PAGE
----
(I do think the white radiator against the dark wall is too stark, however. So at some point I want to build a dark-coloured radiator cabinet in here.)
The built-in units themselves are from the Komplement range at Ikea, and include some really useful features like an accessory drawer, a trouser rail, and a shoe rack. I put my everyday shoes (mostly a collection of tan leather brogues and boots) here near the door where they are easy to access, and my dress shoes are in boxes above the hanging rails.
So that concludes the little tour of our master bedroom. At least for now ... until I get around to adding those finishing touches!
Shop the Look:
Oak hardwood flooring: Joyces (Headford)
Wall colour: Night Jewels 4 by Dulux
Trees wallpaper: Woods by Cole & Son
Black iron door knobs: The Knob Connection (Bath)
Bed: Antique found in online classifieds
Duvet cover: Alvine Kvist from Ikea
Sheet and pillowcases: Gäspa from Ikea (see my Faux Flat Sheet hack here)
Tapestry cushions: From the Eclectic range by Carolyn Donnelly for Dunnes
Embroidered cushion: Alvine Löv from Ikea
Bird triptych: Vintage, from The Gaiety (Westport)
Bedside lockers: Ebay
Vintage tin: The Gaiety (Westport)
Victorian washstand: Clarenbridge Antiques (Clarenbridge)
Oval dressing table mirror: The Gaiety (Westport)
White plastic stool: Tam Tam from Habitat (UK and Online)
Vintage vanity case: Astór (Galway) [ceased trading]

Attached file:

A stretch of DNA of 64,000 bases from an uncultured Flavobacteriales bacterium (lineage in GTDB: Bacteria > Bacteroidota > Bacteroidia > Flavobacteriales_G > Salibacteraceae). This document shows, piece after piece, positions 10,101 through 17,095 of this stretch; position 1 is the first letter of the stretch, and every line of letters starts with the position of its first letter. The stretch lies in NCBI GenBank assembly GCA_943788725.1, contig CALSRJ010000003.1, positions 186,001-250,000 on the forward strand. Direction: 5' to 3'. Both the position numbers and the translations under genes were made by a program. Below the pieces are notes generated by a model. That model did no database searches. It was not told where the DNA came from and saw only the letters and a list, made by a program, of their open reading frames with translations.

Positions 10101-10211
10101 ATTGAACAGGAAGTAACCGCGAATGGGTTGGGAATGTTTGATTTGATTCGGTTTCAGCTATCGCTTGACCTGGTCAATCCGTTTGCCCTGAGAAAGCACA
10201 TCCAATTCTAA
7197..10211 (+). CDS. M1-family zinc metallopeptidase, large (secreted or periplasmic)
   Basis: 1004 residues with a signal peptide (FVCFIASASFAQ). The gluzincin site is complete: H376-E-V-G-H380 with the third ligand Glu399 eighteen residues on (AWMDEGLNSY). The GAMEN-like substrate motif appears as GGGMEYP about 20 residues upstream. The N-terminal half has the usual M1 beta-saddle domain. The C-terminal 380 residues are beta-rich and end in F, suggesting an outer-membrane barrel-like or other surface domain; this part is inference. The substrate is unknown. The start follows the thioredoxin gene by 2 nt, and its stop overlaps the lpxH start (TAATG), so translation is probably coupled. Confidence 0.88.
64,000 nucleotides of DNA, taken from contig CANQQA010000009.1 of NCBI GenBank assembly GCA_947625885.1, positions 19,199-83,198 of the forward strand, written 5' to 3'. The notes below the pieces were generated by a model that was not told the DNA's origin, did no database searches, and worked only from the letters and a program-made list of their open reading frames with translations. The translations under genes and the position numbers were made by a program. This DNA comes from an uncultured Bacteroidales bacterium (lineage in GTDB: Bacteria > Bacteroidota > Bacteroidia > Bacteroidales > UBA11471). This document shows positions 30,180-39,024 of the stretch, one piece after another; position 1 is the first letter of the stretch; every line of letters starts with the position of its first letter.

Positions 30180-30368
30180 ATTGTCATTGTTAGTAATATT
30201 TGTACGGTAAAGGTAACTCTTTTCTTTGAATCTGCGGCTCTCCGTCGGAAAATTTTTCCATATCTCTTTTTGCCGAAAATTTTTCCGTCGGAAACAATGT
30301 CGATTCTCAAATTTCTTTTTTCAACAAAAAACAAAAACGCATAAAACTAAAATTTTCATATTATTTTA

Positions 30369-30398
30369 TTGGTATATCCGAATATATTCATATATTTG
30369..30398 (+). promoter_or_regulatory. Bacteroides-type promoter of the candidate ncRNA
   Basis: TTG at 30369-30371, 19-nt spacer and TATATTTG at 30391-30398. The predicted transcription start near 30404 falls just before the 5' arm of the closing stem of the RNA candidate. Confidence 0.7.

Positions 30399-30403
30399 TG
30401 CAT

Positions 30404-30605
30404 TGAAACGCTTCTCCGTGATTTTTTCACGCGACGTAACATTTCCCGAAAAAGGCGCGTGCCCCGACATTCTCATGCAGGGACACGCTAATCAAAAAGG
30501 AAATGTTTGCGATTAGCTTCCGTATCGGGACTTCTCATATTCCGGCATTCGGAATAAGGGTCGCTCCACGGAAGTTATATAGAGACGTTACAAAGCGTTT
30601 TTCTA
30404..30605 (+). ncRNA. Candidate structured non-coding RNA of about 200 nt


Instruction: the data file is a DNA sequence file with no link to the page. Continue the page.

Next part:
Tweed bird: The Gaiety (Westport)
Abigail Ahern hare lamp: Debenhams (Galway and Nationwide)
Green velvet pom-pom lampshade: DIY - see tutorial here
Engraved milking stool: The Antiques Centre at Shirehall Plain (Holt, Norfolk)
Oak wardrobe: Antique found in online classifieds
Scalloped mirror: John Lewis (UK and Online)
Fireplace: Antique found in online classifieds
Electric fire: Brookline by Dimplex
Remote control socket: Status SREMSOC3PK3 Remote Control Socket - Pack of 3 from Amazon (affiliate link)
Deer head: Target (USA)
Faceted succulent planter: Target (USA)
Mercury glass candle holder with glass dome: TK Maxx (Galway and Nationwide)
Green hearth tiles: Anita Green from Milagros (London/Bristol and Online)
Butterfly wallpaper: B&Q (Galway and Nationwide)
Built-in wardrobe: Komplement from Ikea
Beaded fringe pendant light: B&Q (Galway and Nationwide)